A new brain imaging study of 34 people found that when people expect to feel intense pain, they do, even if they aren't subjected to painful stimuli. Surprisingly, these false expectations can persist even when reality demonstrates otherwise, the study found.
An international team led by Montreal researchers discovers two proteins essential to the development of skeletal muscle.
An intervention combining passive joint mobilization to realign the patellar (kneecap) position, along with exercise to maintain it, can reduce pain and improve function and quality in life in patients with knee osteoarthritis.
Annals of Family Medicine is a peer-reviewed, indexed research journal that provides a cross-disciplinary forum for new, evidence-based information affecting the primary care disciplines.
A standardized care pathway for children with adolescent idiopathic scoliosis undergoing spinal fusion surgery reduces the need for opioid pain medications and shortens hospital stays at Children's National Health System.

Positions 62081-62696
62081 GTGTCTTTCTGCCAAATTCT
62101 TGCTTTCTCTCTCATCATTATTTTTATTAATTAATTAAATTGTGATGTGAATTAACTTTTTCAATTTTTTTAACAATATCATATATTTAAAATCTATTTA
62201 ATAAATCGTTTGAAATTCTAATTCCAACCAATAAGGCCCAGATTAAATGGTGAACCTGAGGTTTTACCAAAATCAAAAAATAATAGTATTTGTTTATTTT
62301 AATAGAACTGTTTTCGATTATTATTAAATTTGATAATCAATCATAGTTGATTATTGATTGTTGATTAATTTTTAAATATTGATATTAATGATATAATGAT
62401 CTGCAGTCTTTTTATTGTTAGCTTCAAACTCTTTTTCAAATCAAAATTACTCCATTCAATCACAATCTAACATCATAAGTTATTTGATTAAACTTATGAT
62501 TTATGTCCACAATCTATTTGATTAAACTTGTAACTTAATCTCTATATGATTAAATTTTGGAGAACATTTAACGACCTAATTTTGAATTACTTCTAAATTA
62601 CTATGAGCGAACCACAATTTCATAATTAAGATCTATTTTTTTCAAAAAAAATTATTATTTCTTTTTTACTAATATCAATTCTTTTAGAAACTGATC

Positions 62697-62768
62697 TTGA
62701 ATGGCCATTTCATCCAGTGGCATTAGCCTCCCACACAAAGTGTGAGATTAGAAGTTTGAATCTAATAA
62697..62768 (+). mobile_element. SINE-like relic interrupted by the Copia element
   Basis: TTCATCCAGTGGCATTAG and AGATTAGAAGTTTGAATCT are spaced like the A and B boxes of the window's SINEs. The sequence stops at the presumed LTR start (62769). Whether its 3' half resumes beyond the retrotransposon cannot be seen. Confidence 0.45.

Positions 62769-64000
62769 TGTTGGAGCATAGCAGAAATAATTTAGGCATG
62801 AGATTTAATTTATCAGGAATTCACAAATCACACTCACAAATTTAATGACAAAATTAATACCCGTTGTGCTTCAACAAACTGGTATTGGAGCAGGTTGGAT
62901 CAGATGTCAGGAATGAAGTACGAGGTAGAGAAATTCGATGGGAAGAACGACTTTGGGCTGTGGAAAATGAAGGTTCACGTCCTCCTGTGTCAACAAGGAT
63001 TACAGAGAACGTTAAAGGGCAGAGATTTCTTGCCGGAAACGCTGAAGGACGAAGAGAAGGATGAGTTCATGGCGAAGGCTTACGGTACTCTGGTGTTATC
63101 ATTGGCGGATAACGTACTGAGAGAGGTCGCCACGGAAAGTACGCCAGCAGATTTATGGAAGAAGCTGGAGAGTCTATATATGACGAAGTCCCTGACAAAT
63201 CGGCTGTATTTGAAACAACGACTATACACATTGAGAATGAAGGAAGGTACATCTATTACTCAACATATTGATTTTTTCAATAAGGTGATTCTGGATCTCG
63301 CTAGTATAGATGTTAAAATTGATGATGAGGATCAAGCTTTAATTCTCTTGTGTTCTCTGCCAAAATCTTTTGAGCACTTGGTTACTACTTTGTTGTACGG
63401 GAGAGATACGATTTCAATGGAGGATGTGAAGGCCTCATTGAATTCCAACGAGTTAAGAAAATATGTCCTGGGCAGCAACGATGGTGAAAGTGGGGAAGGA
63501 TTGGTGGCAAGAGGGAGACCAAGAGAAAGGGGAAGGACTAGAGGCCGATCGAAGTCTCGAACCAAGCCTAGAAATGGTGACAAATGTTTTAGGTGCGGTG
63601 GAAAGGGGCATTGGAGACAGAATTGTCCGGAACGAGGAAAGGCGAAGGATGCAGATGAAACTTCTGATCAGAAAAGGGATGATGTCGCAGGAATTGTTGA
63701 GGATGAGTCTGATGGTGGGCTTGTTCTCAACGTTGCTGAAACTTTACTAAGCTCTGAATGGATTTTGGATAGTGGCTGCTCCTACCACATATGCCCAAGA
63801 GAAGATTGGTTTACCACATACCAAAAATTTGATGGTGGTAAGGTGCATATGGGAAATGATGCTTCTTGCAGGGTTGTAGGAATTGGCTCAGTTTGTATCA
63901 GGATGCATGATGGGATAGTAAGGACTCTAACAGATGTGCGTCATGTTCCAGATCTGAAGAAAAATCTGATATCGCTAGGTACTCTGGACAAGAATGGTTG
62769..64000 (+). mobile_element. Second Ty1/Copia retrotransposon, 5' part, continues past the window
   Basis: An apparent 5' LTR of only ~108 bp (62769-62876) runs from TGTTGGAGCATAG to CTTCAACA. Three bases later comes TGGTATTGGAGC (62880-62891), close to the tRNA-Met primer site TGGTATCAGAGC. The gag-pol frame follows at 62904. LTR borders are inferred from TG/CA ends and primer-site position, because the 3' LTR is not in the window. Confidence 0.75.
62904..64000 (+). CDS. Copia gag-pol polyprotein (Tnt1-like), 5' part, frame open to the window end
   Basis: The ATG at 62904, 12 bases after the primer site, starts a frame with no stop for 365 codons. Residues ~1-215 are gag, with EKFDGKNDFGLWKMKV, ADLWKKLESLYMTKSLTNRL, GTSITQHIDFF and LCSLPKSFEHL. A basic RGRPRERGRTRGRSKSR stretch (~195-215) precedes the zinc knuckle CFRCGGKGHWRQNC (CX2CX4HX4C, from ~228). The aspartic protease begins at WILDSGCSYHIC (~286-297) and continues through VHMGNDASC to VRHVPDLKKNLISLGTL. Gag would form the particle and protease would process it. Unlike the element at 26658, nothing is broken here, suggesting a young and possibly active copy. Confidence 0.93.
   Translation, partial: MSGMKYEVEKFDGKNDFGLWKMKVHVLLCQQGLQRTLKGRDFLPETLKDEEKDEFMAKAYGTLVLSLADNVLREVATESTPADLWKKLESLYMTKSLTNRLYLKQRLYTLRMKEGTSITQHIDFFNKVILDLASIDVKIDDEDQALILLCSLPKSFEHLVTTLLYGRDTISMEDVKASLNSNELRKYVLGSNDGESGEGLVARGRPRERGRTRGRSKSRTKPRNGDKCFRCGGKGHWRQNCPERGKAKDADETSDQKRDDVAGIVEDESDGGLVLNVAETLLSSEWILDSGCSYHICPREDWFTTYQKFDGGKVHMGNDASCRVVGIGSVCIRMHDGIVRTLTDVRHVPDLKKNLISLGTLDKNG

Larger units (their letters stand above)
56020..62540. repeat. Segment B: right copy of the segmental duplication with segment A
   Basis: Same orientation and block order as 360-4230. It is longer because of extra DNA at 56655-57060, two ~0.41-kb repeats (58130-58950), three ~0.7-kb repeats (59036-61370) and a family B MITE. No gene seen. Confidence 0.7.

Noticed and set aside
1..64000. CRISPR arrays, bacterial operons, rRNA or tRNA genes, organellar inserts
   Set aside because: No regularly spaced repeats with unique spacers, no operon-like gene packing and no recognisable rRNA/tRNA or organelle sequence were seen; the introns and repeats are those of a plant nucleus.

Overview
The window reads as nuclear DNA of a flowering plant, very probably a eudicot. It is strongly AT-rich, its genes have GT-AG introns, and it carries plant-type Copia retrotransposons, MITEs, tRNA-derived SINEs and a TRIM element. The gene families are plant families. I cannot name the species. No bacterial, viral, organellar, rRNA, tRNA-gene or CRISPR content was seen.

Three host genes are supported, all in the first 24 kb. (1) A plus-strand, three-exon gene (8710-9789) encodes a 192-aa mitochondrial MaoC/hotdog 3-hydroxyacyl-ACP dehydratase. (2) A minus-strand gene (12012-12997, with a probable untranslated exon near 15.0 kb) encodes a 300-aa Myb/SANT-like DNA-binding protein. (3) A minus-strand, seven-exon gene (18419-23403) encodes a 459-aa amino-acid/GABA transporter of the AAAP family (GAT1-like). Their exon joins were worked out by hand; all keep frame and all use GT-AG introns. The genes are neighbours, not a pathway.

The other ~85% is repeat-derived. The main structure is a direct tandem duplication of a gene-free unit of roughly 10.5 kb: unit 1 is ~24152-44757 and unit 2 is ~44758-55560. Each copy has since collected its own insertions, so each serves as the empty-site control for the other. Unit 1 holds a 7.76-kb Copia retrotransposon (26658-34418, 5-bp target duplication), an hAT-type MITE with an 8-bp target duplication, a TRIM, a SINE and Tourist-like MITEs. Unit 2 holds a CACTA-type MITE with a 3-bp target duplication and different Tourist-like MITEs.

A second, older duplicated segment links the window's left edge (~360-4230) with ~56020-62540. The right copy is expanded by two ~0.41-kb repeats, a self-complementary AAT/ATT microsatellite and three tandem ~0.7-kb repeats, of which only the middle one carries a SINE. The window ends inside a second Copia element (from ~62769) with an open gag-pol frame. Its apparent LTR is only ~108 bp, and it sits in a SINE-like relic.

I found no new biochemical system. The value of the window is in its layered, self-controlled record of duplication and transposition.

Researchers have been searching for possible treatments for the polio-like illness causing paralysis in children, called acute flaccid myelitis. But a new study shows no signal of efficacy for one potential treatment, the antidepressant fluoxetine. The study is published in the Nov. 9, 2018, online issue of Neurology®, the medical journal of the American Academy of Neurology.
A study conducted at Hospital for Special Surgery and other joint replacement centers indicates that a newer type of artificial hip known as a 'modular dual mobility' implant could reduce the risk of dislocation in patients who need a revision surgery.
Statins have been linked with muscle pain and other musculoskeletal adverse events (MAEs) in some patients. A new Pharmacology Research & Perspectives study has examined the timing of MAEs that develop during statin therapy and determined whether concomitant drugs used concurrently with statin therapy shifts the timing of MAEs.
A new study has examined whether managing weight during pregnancy might affect children's bone mass. In the Journal of Bone and Mineral Research study, investigators analyzed prospective data from 2,167 mother-child pairs from Portugal. In under/normal weight mothers, weight gain during pregnancy was associated with slightly increased bone mass at seven years of age in children, while in overweight/obese mothers, no beneficial effect of weight gain on bone mass was observed.
A Musculoskeletal Care study is the first to investigate individual perceptions of the impact of a Pilates exercise program on the daily lives of people with chronic conditions.